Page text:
Cattle are inquisitive creatures. If they encounter something unusual or different, they will investigate. Behaviors of smelling and tasting are what they do to figure out what the material is. One product they will consume is fertilizer. A spill on pasture or hay land, or from a leaking granary can kill.
When animals find fertilizer laying on the ground, they will consume large amounts in a short period of time. For example, when urea is consumed, it is broken down into ammonia. The excess ammonia not used to form amino acids or detoxified in the liver, can cause Bovine Bonkers which can cause death in a short period of time. Consumption of 250 grams of urea can cause death.
In consultation with a livestock nutritionist, feed grade urea, (46-0-0) fertilizer can be included in rations. When combined with carbohydrate, keto acids are produced which are then converted into amino acids. When amounts added to a ration are controlled and mixed into silage as part of a total mixed ration or into a grain mix; problems are rare.
Ammonium nitrate (34-0-0) is broken down in the rumen. In two steps, the nitrate is converted to nitrite and then to ammonia. Accumulation of nitrite in the rumen and bloodstream can cause nitrate poisoning. The blood cannot release carbon dioxide in the lungs therefore reducing oxygen carrying capacity. It is commonly called nitrate poisoning when in fact, it is the nitrite form that causes the problem. Consumption of 1100 grams of ammonium nitrate can cause death.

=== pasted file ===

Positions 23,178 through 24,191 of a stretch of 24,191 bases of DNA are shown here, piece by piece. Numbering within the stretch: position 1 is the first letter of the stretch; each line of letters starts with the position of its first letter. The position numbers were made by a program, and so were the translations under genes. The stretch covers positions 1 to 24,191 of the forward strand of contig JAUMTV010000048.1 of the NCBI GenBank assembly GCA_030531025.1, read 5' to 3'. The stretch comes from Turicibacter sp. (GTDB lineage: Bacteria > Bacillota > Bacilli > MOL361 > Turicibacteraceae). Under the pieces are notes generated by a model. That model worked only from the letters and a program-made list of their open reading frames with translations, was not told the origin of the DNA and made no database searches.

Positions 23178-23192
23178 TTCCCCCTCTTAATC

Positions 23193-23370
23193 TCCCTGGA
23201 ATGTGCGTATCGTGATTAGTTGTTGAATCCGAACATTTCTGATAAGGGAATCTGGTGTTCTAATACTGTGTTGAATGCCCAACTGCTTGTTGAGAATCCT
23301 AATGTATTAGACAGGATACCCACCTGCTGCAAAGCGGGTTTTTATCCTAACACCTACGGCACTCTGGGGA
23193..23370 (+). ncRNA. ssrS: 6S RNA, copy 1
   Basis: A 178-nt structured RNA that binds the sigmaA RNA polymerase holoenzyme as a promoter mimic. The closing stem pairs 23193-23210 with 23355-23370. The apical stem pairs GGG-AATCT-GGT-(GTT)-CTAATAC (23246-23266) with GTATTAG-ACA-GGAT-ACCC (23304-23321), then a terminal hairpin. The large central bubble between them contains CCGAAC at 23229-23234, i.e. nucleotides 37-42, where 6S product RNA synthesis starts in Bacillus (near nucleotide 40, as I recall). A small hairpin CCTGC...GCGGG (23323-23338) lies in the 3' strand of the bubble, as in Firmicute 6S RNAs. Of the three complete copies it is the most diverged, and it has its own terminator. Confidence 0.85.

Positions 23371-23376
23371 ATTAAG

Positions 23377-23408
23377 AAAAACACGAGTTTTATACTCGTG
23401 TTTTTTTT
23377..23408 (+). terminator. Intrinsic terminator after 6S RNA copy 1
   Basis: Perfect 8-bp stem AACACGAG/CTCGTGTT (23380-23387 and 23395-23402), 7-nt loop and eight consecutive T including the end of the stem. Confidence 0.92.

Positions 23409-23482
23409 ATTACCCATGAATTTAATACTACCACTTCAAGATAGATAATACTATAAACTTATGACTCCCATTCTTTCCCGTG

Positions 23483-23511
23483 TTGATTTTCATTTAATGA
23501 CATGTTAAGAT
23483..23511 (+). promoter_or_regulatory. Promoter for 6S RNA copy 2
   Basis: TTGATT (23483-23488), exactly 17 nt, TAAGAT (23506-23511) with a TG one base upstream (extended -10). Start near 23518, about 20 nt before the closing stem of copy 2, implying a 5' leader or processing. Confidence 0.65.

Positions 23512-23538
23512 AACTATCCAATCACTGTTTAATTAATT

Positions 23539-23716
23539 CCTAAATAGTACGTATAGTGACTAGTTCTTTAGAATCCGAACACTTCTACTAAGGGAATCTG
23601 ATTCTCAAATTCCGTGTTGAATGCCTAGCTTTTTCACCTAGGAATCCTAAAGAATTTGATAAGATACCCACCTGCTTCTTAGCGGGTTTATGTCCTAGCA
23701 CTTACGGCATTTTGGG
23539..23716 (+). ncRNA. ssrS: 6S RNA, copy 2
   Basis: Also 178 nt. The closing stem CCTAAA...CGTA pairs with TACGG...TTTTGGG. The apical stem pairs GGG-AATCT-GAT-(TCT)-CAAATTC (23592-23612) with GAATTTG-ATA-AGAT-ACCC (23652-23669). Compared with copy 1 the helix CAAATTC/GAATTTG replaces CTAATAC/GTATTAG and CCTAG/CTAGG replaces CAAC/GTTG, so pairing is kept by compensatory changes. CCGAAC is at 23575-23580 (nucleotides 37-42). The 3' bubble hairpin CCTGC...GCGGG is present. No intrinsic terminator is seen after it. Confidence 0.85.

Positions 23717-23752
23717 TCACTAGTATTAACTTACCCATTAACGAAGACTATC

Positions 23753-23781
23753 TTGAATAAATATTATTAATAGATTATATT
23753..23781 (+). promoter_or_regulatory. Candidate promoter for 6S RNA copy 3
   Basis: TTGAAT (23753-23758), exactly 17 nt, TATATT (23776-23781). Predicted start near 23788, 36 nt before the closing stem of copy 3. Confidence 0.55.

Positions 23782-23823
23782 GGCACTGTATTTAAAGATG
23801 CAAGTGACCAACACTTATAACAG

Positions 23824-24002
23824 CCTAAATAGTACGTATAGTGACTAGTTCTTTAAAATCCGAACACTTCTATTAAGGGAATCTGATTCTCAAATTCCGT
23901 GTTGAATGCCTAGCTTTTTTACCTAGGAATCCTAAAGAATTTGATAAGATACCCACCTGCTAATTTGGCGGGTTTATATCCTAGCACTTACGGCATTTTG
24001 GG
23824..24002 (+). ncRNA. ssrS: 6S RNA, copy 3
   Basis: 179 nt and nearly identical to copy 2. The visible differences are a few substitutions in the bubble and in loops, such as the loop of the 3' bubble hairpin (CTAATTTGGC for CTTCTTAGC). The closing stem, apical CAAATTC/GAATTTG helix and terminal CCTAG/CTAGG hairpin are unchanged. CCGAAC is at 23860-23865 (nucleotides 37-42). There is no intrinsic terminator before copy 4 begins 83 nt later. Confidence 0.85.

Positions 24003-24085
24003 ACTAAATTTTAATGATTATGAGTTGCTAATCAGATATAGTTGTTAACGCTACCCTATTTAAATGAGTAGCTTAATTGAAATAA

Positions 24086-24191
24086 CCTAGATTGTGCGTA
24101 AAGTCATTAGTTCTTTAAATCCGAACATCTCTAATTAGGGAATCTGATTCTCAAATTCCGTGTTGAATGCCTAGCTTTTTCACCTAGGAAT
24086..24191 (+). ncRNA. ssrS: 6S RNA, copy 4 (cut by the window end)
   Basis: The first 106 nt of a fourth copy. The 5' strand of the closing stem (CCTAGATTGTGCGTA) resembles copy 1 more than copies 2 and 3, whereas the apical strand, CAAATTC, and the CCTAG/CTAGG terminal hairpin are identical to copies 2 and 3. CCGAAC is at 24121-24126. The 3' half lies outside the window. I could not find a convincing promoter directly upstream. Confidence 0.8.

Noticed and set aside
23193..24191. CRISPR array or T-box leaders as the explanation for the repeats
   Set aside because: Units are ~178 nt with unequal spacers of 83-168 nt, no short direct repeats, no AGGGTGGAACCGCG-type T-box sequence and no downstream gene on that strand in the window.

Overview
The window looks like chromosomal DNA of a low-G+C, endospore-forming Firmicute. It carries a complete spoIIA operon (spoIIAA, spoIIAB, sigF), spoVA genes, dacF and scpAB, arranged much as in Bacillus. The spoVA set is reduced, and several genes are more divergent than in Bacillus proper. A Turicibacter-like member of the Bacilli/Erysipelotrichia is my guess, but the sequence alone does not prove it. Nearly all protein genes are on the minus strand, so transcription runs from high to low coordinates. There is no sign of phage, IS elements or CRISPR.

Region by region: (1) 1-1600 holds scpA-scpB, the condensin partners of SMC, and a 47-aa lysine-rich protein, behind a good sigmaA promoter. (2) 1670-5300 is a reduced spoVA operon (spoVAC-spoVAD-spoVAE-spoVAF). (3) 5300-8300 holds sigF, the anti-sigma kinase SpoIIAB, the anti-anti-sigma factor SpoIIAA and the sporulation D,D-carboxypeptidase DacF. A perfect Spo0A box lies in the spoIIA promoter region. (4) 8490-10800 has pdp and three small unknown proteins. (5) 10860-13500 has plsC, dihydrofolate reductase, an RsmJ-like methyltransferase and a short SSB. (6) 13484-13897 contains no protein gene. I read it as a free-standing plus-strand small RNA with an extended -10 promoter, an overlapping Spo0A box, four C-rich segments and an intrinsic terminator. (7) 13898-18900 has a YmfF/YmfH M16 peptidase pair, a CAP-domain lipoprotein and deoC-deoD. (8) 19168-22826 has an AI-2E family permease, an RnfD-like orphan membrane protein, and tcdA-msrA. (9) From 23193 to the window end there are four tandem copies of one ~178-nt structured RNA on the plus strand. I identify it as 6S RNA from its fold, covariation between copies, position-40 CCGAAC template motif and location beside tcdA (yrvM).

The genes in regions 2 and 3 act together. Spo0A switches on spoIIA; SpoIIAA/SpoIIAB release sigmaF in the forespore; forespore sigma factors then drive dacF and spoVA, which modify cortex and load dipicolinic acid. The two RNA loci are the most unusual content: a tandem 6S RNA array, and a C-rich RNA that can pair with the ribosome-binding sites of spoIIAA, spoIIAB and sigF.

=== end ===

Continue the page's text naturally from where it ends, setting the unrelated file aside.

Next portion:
Sulfur containing fertilizer such as ammonium sulfate (21-0-0-24) or elemental sulfur (0-0-0-90) is broken down in the rumen and incorporated into sulfur containing amino acids or excreted in the urine. Excess intake causes hydrogen sulfide to form. One theory is that hydrogen sulfide accumulates at the top of the rumen and crosses the rumen wall into the lungs. This interferes with oxygen transport in the blood and can cause polio. The second theory is that the sulfur reduces rumen pH and in turn this reduces the thiamine producing bacteria and the amount of thiamine available to the brain. In both cases, polio is a concern. Consumption of 40 grams of ammonium sulfate can cause death.
Care is needed when spreading fertilizer on pastures, stubble land, or areas where cattle have access. Spills, or fertilizer prills laying on the top of the soil can cause health issues or death in cattle.
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